6. Martina Kirchberger, 2014. "Natural Disasters and Labour Markets," Economics Series Working Papers WPS/2014-19, University of Oxford, Department of Economics.
    7. Kunze, Sven, 2020. "Unraveling the effects of tropical cyclones on economic sectors worldwide," Working Papers 0685, University of Heidelberg, Department of Economics.
    8. Kirchberger, Martina, 2017. "Natural disasters and labor markets," Journal of Development Economics, Elsevier, vol. 125(C), pages 40-58.
    9. Martin Henseler & Ingmar Schumacher, 2019. "The impact of weather on economic growth and its production factors," Climatic Change, Springer, vol. 154(3), pages 417-433, June.
    10. Gignoux, Jérémie & Menéndez, Marta, 2016. "Benefit in the wake of disaster: Long-run effects of earthquakes on welfare in rural Indonesia," Journal of Development Economics, Elsevier, vol. 118(C), pages 26-44.
    11. Laura A. Bakkensen & Robert O. Mendelsohn, 2016. "Risk and Adaptation: Evidence from Global Hurricane Damages and Fatalities," Journal of the Association of Environmental and Resource Economists, University of Chicago Press, vol. 3(3), pages 555-587.
    12. Eduardo Cavallo & Ilan Noy, 2009. "The Economics of Natural Disasters - A Survey," Working Papers 200919, University of Hawaii at Manoa, Department of Economics.
    13. Sven Kunze, 2021. "Unraveling the Effects of Tropical Cyclones on Economic Sectors Worldwide: Direct and Indirect Impacts," Environmental & Resource Economics, Springer;European Association of Environmental and Resource Economists, vol. 78(4), pages 545-569, April.
    14. Idriss Fontaine & Sabine Garabedian & David Nortes Martínez & Hélène Vérèmes, 2021. "Tropical Cyclones and Fertility : New Evidence from Madagascar," Working Papers hal-03243455, HAL.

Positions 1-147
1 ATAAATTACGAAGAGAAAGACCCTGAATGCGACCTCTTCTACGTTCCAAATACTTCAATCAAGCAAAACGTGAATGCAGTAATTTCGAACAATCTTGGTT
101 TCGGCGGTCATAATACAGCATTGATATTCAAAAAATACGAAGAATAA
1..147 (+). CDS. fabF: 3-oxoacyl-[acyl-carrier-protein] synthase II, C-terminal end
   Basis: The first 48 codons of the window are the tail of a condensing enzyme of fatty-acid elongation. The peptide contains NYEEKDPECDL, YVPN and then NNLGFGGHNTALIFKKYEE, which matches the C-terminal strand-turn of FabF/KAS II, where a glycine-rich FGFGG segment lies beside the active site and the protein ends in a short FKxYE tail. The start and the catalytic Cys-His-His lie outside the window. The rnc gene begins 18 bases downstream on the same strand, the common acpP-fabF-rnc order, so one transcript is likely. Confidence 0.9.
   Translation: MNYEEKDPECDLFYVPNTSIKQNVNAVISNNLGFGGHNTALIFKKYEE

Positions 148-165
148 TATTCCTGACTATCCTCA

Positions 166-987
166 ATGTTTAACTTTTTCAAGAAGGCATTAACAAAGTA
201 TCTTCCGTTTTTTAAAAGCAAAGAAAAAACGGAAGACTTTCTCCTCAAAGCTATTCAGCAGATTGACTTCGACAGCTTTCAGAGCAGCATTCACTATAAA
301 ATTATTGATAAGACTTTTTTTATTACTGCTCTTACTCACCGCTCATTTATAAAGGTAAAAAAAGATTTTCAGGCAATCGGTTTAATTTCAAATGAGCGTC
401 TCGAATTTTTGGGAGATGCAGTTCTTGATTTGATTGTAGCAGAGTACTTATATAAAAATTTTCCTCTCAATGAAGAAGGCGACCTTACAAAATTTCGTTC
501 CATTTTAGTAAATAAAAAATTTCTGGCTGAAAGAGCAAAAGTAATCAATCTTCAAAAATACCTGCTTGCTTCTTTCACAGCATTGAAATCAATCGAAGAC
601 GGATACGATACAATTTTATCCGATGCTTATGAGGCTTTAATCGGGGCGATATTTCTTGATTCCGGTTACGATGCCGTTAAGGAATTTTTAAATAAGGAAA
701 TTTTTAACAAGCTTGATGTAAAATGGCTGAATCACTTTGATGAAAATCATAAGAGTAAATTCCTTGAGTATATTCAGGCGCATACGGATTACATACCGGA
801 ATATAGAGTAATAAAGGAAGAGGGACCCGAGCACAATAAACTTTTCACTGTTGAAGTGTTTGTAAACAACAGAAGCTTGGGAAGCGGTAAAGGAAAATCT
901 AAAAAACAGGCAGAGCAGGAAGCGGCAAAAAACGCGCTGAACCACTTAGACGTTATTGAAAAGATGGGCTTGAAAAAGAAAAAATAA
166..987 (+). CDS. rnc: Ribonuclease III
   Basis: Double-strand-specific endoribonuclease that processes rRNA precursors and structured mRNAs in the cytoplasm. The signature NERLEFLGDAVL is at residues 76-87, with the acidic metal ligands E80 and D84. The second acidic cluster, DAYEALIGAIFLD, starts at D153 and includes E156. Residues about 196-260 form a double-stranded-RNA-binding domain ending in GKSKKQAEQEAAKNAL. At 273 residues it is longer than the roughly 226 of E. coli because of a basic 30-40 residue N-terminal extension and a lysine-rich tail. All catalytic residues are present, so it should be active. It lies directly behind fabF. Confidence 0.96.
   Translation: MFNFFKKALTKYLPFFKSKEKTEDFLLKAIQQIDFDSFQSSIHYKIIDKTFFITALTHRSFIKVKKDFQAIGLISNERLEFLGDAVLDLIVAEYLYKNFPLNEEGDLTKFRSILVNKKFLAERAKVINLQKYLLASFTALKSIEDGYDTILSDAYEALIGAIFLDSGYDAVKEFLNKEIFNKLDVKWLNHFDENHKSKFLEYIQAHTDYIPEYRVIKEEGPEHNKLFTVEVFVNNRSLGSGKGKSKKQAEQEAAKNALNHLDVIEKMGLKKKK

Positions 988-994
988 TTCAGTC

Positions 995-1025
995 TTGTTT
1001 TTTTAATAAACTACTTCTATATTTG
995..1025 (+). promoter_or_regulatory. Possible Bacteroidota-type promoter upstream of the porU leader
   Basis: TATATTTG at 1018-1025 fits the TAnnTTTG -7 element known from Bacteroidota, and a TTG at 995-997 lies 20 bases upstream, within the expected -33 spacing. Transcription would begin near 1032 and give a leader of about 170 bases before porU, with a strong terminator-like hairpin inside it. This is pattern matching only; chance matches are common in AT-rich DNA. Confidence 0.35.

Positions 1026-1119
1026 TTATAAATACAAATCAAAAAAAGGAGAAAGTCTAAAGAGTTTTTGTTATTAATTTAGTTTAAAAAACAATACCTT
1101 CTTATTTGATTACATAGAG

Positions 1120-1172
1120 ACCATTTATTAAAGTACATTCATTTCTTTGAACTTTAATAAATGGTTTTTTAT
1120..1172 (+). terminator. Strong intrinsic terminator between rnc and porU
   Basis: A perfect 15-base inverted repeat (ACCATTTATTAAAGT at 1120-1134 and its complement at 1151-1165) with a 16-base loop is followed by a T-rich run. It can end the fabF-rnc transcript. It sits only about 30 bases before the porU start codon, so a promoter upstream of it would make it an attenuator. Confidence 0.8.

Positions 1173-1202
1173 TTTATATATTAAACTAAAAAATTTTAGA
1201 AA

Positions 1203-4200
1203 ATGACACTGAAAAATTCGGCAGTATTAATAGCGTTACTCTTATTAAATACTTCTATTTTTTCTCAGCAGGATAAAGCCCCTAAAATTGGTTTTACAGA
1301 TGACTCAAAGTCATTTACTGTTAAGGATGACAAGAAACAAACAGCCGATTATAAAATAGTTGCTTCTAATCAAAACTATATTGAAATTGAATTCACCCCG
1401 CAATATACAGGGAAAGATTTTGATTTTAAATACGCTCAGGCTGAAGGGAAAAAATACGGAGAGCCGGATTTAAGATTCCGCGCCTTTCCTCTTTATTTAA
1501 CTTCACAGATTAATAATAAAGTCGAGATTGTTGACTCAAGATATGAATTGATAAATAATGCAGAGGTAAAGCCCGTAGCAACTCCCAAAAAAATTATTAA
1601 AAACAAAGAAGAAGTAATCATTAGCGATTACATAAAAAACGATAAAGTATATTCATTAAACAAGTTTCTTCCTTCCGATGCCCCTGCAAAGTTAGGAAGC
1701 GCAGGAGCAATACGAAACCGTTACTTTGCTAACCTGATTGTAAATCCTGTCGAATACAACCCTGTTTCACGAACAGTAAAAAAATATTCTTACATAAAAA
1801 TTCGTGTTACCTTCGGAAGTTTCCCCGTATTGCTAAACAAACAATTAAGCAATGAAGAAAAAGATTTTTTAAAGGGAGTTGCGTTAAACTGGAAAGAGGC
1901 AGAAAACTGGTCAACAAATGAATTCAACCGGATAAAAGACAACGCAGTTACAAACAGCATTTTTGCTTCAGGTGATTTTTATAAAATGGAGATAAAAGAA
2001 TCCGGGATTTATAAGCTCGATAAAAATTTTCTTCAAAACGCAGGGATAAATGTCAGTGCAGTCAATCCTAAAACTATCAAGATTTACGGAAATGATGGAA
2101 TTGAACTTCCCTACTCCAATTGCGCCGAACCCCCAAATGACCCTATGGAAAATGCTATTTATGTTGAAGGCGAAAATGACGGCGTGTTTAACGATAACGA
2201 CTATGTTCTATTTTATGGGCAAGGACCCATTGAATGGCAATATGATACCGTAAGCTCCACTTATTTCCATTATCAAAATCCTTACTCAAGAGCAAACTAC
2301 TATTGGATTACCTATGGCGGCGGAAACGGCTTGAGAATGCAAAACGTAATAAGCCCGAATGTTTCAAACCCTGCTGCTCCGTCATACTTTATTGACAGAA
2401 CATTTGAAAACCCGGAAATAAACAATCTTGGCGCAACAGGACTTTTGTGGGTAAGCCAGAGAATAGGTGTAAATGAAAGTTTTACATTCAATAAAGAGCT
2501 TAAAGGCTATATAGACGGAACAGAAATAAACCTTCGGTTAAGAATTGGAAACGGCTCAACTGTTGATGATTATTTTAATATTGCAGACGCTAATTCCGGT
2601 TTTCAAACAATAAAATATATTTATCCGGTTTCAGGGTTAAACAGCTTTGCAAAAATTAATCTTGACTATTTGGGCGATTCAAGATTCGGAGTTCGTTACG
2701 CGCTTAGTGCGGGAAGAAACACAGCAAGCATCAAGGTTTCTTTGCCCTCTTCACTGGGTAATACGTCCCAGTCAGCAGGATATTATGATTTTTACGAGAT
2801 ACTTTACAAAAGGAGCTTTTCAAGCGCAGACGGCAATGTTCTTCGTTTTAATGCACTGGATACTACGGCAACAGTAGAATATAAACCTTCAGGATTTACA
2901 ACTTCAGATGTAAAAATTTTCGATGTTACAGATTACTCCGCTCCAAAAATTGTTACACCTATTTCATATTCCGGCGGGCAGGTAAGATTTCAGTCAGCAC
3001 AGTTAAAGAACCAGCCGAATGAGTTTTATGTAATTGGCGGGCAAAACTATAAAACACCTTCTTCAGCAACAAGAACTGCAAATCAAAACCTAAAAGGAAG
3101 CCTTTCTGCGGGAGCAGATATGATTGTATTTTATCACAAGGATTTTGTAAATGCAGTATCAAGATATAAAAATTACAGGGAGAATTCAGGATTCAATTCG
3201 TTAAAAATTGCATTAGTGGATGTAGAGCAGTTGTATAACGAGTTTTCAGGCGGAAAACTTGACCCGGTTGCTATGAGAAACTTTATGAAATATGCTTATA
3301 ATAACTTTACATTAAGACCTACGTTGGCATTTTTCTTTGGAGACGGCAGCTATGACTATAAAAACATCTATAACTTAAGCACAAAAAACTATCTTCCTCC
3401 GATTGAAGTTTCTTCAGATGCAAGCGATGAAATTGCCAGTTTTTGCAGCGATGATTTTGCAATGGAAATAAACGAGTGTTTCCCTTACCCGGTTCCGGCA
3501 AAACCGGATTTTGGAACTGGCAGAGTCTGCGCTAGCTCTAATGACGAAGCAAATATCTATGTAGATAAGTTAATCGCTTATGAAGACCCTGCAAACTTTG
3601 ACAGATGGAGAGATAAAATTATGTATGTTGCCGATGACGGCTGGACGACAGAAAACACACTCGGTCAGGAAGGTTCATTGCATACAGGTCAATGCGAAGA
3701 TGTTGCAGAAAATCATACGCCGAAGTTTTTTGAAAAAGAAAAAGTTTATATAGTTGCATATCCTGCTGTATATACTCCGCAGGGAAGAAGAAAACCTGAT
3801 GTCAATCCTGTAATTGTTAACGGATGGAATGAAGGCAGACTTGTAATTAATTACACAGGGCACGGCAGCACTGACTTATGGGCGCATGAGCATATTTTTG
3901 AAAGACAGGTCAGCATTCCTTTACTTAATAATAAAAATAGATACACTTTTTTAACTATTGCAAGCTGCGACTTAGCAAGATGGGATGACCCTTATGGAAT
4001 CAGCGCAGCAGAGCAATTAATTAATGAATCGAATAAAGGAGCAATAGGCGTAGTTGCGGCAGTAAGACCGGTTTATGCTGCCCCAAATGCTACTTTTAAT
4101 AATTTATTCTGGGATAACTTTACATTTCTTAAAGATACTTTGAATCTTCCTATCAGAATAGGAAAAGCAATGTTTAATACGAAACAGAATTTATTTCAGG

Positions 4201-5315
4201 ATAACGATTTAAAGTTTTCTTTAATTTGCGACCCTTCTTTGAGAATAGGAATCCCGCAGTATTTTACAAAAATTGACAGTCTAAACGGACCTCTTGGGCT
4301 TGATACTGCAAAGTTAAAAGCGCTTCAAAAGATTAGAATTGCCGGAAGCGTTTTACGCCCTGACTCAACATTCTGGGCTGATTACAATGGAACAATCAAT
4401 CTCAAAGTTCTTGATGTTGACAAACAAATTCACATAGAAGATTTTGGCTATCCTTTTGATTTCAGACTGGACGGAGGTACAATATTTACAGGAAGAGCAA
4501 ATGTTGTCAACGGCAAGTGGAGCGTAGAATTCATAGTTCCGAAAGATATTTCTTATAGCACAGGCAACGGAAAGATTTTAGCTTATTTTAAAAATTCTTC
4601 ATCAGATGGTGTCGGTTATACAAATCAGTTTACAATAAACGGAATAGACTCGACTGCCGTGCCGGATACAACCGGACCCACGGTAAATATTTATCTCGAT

15. Andrew B. Martinez, 2020. "Forecast Accuracy Matters for Hurricane Damage," Econometrics, MDPI, vol. 8(2), pages 1-24, May.
    16. S. Niggol Seo, 2017. "Measuring Policy Benefits Of The Cyclone Shelter Program In The North Indian Ocean: Protection From Intense Winds Or High Storm Surges?," Climate Change Economics (CCE), World Scientific Publishing Co. Pte. Ltd., vol. 8(04), pages 1-18, November.
    17. Barbora Šedová & Lucia Čizmaziová & Athene Cook, 2021. "A meta-analysis of climate migration literature," CEPA Discussion Papers 29, Center for Economic Policy Analysis.
    18. Matthew Ranson & Lisa Tarquinio & Audrey Lew, 2016. "Modeling the Impact of Climate Change on Extreme Weather Losses," NCEE Working Paper Series 201602, National Center for Environmental Economics, U.S. Environmental Protection Agency, revised May 2016.
    19. Michael Berlemann & Thi Xuyen Tran, 2021. "Tropical Storms and Temporary Migration in Vietnam," Population and Development Review, The Population Council, Inc., vol. 47(4), pages 1107-1142, December.